Judgement on Nuremberg : an historical enquiry into the validity of article six of the London charter as an expression of contemporary international law.
Degree GrantorUniversity of Canterbury
Degree NameMaster of Arts (Hons)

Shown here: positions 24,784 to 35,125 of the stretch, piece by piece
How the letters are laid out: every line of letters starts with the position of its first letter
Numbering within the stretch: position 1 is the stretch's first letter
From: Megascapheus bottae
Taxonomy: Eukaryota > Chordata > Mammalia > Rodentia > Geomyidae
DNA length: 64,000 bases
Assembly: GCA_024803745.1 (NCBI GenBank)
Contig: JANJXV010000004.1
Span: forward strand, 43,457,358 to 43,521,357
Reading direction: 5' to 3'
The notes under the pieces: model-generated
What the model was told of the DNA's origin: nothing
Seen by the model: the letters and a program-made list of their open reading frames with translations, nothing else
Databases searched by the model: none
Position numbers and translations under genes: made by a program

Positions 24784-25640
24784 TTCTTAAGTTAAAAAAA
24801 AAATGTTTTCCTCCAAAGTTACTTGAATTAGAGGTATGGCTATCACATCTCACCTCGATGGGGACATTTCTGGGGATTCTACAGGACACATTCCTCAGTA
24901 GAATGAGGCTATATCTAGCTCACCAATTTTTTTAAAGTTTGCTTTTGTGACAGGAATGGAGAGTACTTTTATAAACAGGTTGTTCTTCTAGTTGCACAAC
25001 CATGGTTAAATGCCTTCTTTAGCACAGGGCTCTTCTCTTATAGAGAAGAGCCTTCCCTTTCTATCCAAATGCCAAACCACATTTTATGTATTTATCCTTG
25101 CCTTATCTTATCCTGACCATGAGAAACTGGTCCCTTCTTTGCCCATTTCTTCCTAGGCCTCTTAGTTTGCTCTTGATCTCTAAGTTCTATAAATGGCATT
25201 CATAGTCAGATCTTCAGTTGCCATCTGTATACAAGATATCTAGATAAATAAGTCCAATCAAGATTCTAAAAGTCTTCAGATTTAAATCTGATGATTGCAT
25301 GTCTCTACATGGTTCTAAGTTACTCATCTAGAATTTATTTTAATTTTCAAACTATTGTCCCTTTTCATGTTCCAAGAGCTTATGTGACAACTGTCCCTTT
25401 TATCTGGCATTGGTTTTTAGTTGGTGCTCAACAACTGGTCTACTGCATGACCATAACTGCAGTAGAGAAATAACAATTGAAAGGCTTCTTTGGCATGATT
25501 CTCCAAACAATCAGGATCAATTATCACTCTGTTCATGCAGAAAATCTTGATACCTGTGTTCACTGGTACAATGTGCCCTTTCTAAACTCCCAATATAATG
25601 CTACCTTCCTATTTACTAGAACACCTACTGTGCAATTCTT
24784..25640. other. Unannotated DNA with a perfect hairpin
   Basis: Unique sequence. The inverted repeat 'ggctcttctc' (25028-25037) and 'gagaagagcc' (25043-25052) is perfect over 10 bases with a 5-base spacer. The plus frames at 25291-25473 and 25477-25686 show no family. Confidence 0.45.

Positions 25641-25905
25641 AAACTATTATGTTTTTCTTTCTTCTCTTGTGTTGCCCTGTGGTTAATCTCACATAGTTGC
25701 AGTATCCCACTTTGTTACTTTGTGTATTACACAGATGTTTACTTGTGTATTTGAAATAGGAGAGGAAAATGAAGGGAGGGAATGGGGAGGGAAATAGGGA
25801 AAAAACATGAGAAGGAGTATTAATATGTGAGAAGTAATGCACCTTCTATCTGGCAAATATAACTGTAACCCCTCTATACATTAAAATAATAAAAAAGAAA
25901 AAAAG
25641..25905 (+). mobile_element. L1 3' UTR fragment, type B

In 1945 the Allies declared that the process controlling the punishment of the major Nazi war criminals was legal rather than political and thus not reliant on an "arbitrary exercise of power". They claimed that the crimes with which Germany's Nazi leadership were to be indicted were provided for in existing international law. This assertion was made despite the fact that it contradicted the pre-war, war-time and early post-war war crimes policy and activities of the Allied nations. This thesis, in examining the process by which the Allies reached agreement on the punishment of Germany's Nazi leadership, concludes that the Allies evidenced scant regard for the system known as international law. Rather, the process appears more as an effort to justify Allied war-time policies and gain post-war public support. In 1945 no law existed to give the victorious Allies the legal right to punish, to the full extent, what they saw as Nazis' misdeeds. The Allies thus chose to leave the realm of international law and enter into the political domain. In effect they created the necessary law. However, in order not to create law by which they themselves might in the future be judged, the Allies chose to do so not through accepted channels for the creation of either national or extra-national legislation. Despite Allied claims to the contrary, the disposal of the major Nazi war criminals was indeed an "arbitrary exercise of power". As such, it had historical precedents which include the imprisonment of Napoleon in 1815 and the planned political trial of the Kaiser in 1919.